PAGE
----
|hberrie ||01-30-2013 09:31 PM |
Do horses have the right of way on roads?
I know that bicycles and pedestrians do, but what about horses? I have to ride a short distance about 1/8 mile on a road with not much shoulder to get to trails. Road is 2 lane residential 25 MPH, but everyone seems to drive faster than that. It is scary, but I have no other option to trail ride. I have posted about this before and I can't just give up on trail riding. That is what I bought my horse for. Unfortunately, he cannot be trusted to stay safely off to the side of the road. What to do??
|waresbear ||01-30-2013 09:47 PM |
When if you have full right of way, drivers don't know or respect that! Just be safe ok?
|stevenson ||01-30-2013 09:54 PM |
I would not ride an unsafe horse down the side of the road. If your horse spooks, gets in the road, causes a wreck you will be liable. You need to work short stretches of the road at a time until the horse can calmly go down the road.
|Kayty ||01-30-2013 10:15 PM |
I don't care if horses/bikes/pedestrians have right of way or not - cars are bigger, heavier, faster and tougher and will severely injure/kill you AND the horse if they come speeding around a bend and can't stop.
I do not trust road users when on a horse. It is 100% your own responsibility to keep safe, not the other road users. If you KNOW that your horse is not trustworthy on roads, you NEED to work on that before riding him out. It's not worth his life, your life and the life of a motorist.
|Saddlebag ||01-30-2013 10:26 PM |
You'd be surprised at what traffic laws are still on the books. In Manitoba a gal was waiting to cross a highway when a semi driver blew the air horn and the horse went over backwards. Our club decided to dig into the laws. Going way back the law was still 25mph if livestock was within x many feet of a roadway. The newpaper printed the story for us and the speed law, which helped.
|Chevaux ||01-30-2013 10:48 PM |
Re right of way: You'd have to check your local municipality/county to see what they have in place for road usage. As an example, where I am, the City that I'm closest to has the rule that if you're pedalling a bicycle you're basically operating a vehicle so must follow those rules applicable to vehicle operation - however if you're pushing rather than riding your bicycle then you are considered a pedestrian.
Re safety: Kayty has summed up that quite nicely. I would add that to increase your safety on that short stretch of road in particular, you should be wearing helmet and vest if possible; you should consider the time of day you plan on heading down the road (pick times when traffic volume is down eg 2:00 in the afternoon might be a quiet time because most people are at work and 5:30 in the afternoon might be a busy time because people are coming home); consider leading him down the road (if he's quiet and steady at that) and mounting when you hit the trail; at every opportunity work on your leg yielding, turning on forehand, haunches, sidepassing, etc. to refine and improve the communication between you two so that it becomes second nature for your horse to respond to your voice, legs and reins to improve "placement" when on the road - add this to putting on lots of good miles on your horse and you've got yourself a plan.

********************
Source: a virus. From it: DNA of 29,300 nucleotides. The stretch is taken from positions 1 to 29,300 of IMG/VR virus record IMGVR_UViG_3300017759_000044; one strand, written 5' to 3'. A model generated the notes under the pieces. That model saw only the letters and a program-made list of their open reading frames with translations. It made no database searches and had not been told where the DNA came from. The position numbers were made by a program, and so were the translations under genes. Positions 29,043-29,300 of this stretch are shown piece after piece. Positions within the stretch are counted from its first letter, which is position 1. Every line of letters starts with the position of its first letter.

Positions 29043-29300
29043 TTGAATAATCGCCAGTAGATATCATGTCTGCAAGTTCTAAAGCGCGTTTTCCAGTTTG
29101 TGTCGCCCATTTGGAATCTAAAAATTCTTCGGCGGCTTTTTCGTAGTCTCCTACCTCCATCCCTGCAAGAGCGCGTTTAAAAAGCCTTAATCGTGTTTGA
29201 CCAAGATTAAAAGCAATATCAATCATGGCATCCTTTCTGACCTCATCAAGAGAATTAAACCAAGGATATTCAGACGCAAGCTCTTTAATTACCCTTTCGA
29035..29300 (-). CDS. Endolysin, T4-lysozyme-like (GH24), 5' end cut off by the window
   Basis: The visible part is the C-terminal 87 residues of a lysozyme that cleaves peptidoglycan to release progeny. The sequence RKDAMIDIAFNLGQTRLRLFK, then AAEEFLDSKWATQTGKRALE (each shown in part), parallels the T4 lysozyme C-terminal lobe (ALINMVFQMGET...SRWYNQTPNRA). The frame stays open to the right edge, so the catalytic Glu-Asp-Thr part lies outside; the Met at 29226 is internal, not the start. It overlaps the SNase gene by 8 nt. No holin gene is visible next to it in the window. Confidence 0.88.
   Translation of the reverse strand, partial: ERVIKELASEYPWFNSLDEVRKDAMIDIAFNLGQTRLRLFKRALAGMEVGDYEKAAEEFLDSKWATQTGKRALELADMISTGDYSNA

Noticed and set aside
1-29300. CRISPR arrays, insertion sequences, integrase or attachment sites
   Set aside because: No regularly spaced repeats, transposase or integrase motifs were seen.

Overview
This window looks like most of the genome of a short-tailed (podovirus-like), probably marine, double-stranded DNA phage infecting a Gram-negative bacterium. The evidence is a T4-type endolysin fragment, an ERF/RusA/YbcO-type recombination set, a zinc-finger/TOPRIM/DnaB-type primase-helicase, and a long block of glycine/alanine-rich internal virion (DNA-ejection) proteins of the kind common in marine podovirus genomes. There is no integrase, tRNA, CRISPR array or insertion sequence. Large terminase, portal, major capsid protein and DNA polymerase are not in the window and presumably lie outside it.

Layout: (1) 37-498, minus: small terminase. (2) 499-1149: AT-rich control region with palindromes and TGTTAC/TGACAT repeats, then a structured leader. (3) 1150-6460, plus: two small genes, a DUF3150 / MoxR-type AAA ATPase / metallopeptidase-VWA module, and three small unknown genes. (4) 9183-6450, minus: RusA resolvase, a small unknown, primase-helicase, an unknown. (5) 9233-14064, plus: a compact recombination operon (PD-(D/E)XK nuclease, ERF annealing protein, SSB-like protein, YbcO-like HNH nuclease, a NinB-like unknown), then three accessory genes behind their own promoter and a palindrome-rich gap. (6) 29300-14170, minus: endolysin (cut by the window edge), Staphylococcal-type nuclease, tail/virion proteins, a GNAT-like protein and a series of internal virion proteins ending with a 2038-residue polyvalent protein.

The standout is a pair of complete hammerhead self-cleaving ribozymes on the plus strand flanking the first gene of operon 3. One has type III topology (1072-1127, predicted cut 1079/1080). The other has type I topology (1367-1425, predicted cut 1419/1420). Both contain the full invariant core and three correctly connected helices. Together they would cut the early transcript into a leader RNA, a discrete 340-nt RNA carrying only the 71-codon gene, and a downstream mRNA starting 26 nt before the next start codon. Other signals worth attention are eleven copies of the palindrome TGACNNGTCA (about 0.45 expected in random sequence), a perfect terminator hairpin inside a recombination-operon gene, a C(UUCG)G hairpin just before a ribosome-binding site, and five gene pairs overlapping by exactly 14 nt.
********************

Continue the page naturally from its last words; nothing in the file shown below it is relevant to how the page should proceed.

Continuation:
|hberrie ||01-30-2013 10:56 PM |
I knew you all would say this, but how do I get my horse used to being near a road if I can't take him on it? I have before and we haven't been killed yet, but there were some close calls and everytime I go out I am more nervous. I walk him to the end of the drive and make him stand there while cars pass. I wait until there are no cars and walk him out aways and back. I practice all the time, but the fact is, I can never absolutely predict how he will behave. I can deal with anything, anywhere, except on the road. Cars freak me out. I feel like I am being pushed by them and don't have the time to work through a situation like I would normally if I didn't have a car trying to pass me.
|waresbear ||01-30-2013 11:00 PM |
If it's only an 1/8th of a mile, there is no shame at all in leading the horse. Also carry a long bike flag sideways, makes cars move over.
|hberrie ||01-30-2013 11:05 PM |
Kayty--- I totally agree with you, but how do you get a horse used to being on the road without him being on the road? It is almost a rhetorical question. I had my horse on the road and a motorcycle stopped beside us to ask a question and my horse was unfazed. But another time, there was no traffic and a garbage can caused him to lose his mind. I never know what to expect.
|hberrie ||01-30-2013 11:06 PM |
I actually feel safer on his back than leading him, cause I feel more in control. Can I carry a flag in my hand maybe?
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